Social Psychology

Conformity and Obedience

Learning Objectives

  • Describe the results of research on conformity, and distinguish between normative and informational social influence.
  • Describe Stanley Milgram’s experiment and its implications


Solomon Asch conducted several experiments in the 1950s to determine how people are affected by the thoughts and behaviors of other people. In one study, a group of participants was shown a series of printed line segments of different lengths: a, b, and c (Figure 1). Participants were then shown a fourth line segment: x. They were asked to identify which line segment from the first group (a, b, or c) most closely resembled the fourth line segment in length.

A drawing has two boxes: in the first is a line labeled “x” and in the second are three lines of different lengths from each other, labeled “a,” “b,” and “c.”
Figure 1. These line segments illustrate the judgment task in Asch’s conformity study. Which line on the right—a, b, or c—is the same length as line x on the left?

Each group of participants had only one true, naïve subject. The remaining members of the group were confederates of the researcher. A is a person who is aware of the experiment and works for the researcher. Confederates are used to manipulate social situations as part of the research design, and the true, naïve participants believe that confederates are, like them, uninformed participants in the experiment. In Asch’s study, the confederates identified a line segment that was obviously shorter than the target line—a wrong answer. The naïve participant then had to identify aloud the line segment that best matched the target line segment.

How often do you think the true participant aligned with the confederates’ response? That is, how often do you think the group influenced the participant, and the participant gave the wrong answer? Asch (1955) found that 76% of participants conformed to group pressure at least once by indicating the incorrect line. is the change in a person’s behavior to go along with the group, even if he does not agree with the group. Why would people give the wrong answer? What factors would increase or decrease someone giving in or conforming to group pressure?

is the influence of the group majority on an individual’s judgment.

What factors make a person more likely to yield to group pressure? Research shows that the size of the majority, the presence of another dissenter, and the public or relatively private nature of responses are key influences on conformity.

  • The size of the majority: The greater the number of people in the majority, the more likely an individual will conform. There is, however, an upper limit: a point where adding more members does not increase conformity. In Asch’s study, conformity increased with the number of people in the majority—up to seven individuals. At numbers beyond seven, conformity leveled off and decreased slightly (Asch, 1955).
  • The presence of another dissenter: If there is at least one dissenter, conformity rates drop to near zero (Asch, 1955).
  • The public or private nature of the responses: When responses are made publicly (in front of others), conformity is more likely; however, when responses are made privately (e.g., writing down the response), conformity is less likely (Deutsch & Gerard, 1955).

The finding that conformity is more likely to occur when responses are public than when they are private is the reason government elections require voting in secret, so we are not coerced by others (Figure 2). The Asch effect can be easily seen in children when they have to publicly vote for something. For example, if the teacher asks whether the children would rather have extra recess, no homework, or candy, once a few children vote, the rest will comply and go with the majority. In a different classroom, the majority might vote differently, and most of the children would comply with that majority. When someone’s vote changes if it is made in public versus private, this is known as compliance. Compliance can be a form of conformity. Compliance is going along with a request or demand, even if you do not agree with the request. In Asch’s studies, the participants complied by giving the wrong answers, but privately did not accept that the obvious wrong answers were correct.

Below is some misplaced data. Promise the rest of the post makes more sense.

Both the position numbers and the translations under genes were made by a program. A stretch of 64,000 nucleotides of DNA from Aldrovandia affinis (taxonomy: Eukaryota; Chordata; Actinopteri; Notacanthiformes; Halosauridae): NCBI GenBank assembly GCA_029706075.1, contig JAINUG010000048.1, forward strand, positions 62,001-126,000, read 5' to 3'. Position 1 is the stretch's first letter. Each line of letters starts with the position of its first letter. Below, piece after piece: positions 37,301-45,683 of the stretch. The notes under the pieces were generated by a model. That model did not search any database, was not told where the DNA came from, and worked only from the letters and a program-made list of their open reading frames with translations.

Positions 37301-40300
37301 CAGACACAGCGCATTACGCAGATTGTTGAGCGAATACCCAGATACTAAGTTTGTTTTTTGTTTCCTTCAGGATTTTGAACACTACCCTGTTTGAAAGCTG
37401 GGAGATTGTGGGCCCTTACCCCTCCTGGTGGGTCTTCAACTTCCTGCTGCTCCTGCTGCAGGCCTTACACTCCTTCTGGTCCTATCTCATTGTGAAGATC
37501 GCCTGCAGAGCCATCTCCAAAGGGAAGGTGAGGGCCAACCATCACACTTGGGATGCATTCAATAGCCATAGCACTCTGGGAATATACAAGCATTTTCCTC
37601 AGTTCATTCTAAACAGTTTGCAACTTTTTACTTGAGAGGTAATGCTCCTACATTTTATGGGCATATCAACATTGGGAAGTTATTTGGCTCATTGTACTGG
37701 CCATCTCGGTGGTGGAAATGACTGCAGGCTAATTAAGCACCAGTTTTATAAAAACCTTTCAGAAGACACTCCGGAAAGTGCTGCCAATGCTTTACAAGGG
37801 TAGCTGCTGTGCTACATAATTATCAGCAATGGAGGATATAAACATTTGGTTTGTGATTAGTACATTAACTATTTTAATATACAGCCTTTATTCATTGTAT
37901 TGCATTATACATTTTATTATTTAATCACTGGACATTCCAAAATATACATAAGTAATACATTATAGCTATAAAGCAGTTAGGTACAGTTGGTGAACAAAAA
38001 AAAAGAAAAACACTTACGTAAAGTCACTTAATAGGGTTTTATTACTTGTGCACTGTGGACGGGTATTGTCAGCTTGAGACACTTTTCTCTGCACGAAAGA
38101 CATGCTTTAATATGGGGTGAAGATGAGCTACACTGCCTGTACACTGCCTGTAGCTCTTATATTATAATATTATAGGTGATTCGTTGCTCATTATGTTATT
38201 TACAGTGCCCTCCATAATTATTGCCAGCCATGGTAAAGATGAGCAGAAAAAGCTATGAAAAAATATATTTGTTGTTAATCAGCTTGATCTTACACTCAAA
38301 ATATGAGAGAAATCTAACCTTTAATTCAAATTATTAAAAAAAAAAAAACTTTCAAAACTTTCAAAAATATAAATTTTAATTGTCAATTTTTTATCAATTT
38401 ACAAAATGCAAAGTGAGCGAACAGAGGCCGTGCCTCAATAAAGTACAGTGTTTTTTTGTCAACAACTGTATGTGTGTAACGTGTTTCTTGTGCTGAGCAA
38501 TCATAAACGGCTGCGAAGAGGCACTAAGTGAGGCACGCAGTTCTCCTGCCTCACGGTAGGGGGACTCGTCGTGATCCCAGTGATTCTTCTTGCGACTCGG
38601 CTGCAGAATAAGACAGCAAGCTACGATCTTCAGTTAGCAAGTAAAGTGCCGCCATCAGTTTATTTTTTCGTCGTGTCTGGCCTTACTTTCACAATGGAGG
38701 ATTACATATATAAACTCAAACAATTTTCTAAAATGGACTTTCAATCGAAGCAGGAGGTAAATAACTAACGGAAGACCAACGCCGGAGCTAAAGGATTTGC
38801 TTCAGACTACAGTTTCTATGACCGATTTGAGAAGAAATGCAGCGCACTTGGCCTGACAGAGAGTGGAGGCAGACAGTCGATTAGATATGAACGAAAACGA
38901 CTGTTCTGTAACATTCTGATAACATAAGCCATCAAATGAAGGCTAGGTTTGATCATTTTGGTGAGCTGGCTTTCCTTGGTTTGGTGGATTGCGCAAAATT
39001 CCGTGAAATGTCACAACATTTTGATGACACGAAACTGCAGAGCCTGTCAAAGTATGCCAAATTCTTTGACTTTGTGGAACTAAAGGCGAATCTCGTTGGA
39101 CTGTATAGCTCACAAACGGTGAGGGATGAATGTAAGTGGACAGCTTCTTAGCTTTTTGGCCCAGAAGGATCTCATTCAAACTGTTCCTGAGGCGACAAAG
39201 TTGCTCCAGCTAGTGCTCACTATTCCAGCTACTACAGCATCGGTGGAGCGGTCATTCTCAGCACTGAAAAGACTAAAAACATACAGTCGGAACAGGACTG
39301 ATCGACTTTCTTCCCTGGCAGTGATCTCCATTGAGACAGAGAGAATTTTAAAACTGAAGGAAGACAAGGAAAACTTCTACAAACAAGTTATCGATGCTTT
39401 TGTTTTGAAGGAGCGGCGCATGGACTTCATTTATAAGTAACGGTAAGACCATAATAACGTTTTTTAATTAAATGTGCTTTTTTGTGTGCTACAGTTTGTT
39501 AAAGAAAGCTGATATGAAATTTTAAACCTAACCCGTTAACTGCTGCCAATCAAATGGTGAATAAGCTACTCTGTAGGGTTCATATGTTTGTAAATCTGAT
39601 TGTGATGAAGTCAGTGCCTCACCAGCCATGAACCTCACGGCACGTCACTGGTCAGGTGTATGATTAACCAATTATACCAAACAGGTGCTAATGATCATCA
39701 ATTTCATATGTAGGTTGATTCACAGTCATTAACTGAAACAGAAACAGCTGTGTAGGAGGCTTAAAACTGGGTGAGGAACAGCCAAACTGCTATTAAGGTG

A photograph shows a row of curtained voting booths; two are occupied by people.
Figure 2. Voting for government officials in the United States is private to reduce the pressure of conformity. (credit: Nicole Klauss)

Now that you have learned about the Asch line experiments, why do you think the participants conformed? The correct answer to the line segment question was obvious, and it was an easy task. Researchers have categorized the motivation to conform into two types: normative social influence and informational social influence (Deutsch & Gerard, 1955).

In normative social influence, people conform to the group norm to fit in, to feel good, and to be accepted by the group. However, with informational social influence, people conform because they believe the group is competent and has the correct information, particularly when the task or situation is ambiguous. What type of social influence was operating in the Asch conformity studies? Since the line judgment task was unambiguous, participants did not need to rely on the group for information. Instead, participants complied to fit in and avoid ridicule, an instance of normative social influence.

An example of informational social influence may be what to do in an emergency situation. Imagine that you are in a movie theater watching a film and what seems to be smoke comes in the theater from under the emergency exit door. You are not certain that it is smoke—it might be a special effect for the movie, such as a fog machine. When you are uncertain you will tend to look at the behavior of others in the theater. If other people show concern and get up to leave, you are likely to do the same. However, if others seem unconcerned, you are likely to stay put and continue watching the movie (Figure 3).

Photograph A shows people seated in an auditorium. Photograph B shows a person crowd surfing.